Performing Arts, Dance, Uncategorized

Only a Dancer

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“Is your father upset that he’s so educated and you’re only a dancer?” I froze for a few seconds before responding, “I don’t think so. I  was actually awarded several talent scholarships.”  Growing up in an elitist area, I was no stranger to digs regarding my artistic path, as well as inquiries regarding matters such as who had designed my purse.  This question, however, cut like a knife. My father  had given me  specific  directives: Cultivate your talents. Whatever you do with these talents do it well, and continually find ways to grow and improve. He and my mother had always encouraged my dancing, but were they  secretly disappointed?

Never before had anyone questioned my parent’s view of my worth. I could roll my eyes at  other people’s limited view of who I should be, but not that of my parents. I’d disappointed my parents with things I’d done, but  dancing was who I was.  I couldn’t bear to think who I was could be disappointing to them.  Later that night, I burst into tears at the dinner table and asked if what my neighbor implied was true. It wasn’t true in any way.  They assured me my neighbor was foolish and definitely incorrect in her assumption.

Since then, I’ve proudly taught hundreds of students and even stepped out of my shell for a while performing both as a dancer and more recently, a singer. Over the years I’ve noticed common threads or traits  that run through my most passionate and dedicated  students. In my experience, these traits exist most intensely in those who’ve  gone on to continue their dance studies after high school, perform, and teach.  If  ever you’ve known and loved a dancer, the coming words will surely ring true.

Dancers are tenacious; they  understand the value of trying something many different ways with many different corrections and adjustments before accomplishing said goal. Dancers are perfectionists; once they  “get it”, they’ll  work tirelessly to turn acceptable into exquisite.  Dancers posses discipline, self-respect, and often a maturity beyond their years. Self-worth and improvement  are repeatedly pressed in the studio; as a result, dancers  are less likely to engage in damaging or  risky behaviors.  Dancers know themselves on a deeper level. They’ve  discovered their strengths and weaknesses and are empowered to work with both.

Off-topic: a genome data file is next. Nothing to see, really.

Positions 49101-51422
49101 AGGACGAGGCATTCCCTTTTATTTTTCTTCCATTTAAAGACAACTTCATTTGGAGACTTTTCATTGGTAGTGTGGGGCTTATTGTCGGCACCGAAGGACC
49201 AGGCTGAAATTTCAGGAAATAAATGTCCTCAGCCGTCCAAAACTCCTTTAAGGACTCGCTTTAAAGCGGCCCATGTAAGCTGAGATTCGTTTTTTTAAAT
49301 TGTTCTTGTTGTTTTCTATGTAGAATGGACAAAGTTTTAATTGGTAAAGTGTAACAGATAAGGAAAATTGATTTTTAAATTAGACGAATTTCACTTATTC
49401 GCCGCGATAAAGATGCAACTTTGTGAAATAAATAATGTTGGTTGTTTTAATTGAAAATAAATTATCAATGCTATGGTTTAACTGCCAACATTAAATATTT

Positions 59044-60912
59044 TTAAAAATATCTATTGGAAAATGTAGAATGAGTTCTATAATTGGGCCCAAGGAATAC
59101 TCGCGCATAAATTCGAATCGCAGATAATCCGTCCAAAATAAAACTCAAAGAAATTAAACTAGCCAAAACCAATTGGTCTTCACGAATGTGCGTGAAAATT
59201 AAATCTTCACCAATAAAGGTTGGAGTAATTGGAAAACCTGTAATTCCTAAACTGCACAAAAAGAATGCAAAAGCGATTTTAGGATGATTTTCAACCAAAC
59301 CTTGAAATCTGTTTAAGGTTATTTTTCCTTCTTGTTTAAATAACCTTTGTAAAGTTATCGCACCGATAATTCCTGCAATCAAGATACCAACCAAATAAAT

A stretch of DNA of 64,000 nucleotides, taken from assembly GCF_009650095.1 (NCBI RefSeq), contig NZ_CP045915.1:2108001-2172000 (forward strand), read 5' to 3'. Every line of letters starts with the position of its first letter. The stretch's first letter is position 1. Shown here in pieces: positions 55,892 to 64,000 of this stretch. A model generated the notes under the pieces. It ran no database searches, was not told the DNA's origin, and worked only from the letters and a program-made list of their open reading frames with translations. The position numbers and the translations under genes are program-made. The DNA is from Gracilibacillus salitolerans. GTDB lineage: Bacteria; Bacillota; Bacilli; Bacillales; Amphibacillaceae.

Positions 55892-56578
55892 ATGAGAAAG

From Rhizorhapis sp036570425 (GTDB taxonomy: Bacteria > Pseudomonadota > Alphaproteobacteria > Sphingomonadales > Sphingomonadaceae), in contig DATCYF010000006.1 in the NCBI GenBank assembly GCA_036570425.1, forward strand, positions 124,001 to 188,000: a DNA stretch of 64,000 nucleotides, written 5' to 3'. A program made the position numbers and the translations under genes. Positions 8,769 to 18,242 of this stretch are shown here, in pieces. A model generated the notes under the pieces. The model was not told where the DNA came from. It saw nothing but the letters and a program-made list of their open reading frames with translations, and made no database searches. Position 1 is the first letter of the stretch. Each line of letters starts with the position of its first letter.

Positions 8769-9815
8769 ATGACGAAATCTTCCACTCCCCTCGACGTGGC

Dancers  understand that the love is in the details. It’s not only their movement, but the precise way in which they execute it.  Dancers’  passion  outweighs their desire for status. Even the most successful are never well off, but to an artist it’s worth the sacrifice. Dancers work hard, not solely for money but also for the love of their art form, the opportunity to reach others with their gifts, and the chance to feel  alive in a way only available to those who take the dance floor as their home. Dancers create. Isn’t that why we’re here, to create relationships, families, beauty, and memories?

Dancers have the grit to face a world in which they may be wanted, but not needed, a world in which they may be passed over for work due to their height or hairstyle. They must demonstrate their commitment and value repeatedly. Dancers stand comfortably in their own vulnerability, taking their bodies, hearts, and spirits bravely onto the stage. They do this never knowing when they’re to be replaced by a younger,stronger dancer, or set back by an overuse injury, or the natural aging process. Dancers express feelings and stories bringing  us into their emotional space, helping us to better accept and experience our own feelings. Therein lies the fragile beauty of the performing arts.

As a dancer and teacher, I’ve  experienced joy and disappointment, felt energized and exhausted, been inspired and burned out. Still, there’s never been a day in my life I wasn’t thankful for the opportunity to share the arts.

As for my old neighbor who wondered if my family felt disappointment due to my being a dancer, I’d love for her to take a few of  my classes. It would  be entertaining  to watch her discover the biggest truth regarding dancers: Making difficult movements look effortlessly beautiful, using a blend of talent and training to take our bodies to unique extremes, and creating a kind of silent poetry that moves observers emotionally, are things  “only a dancer” can do.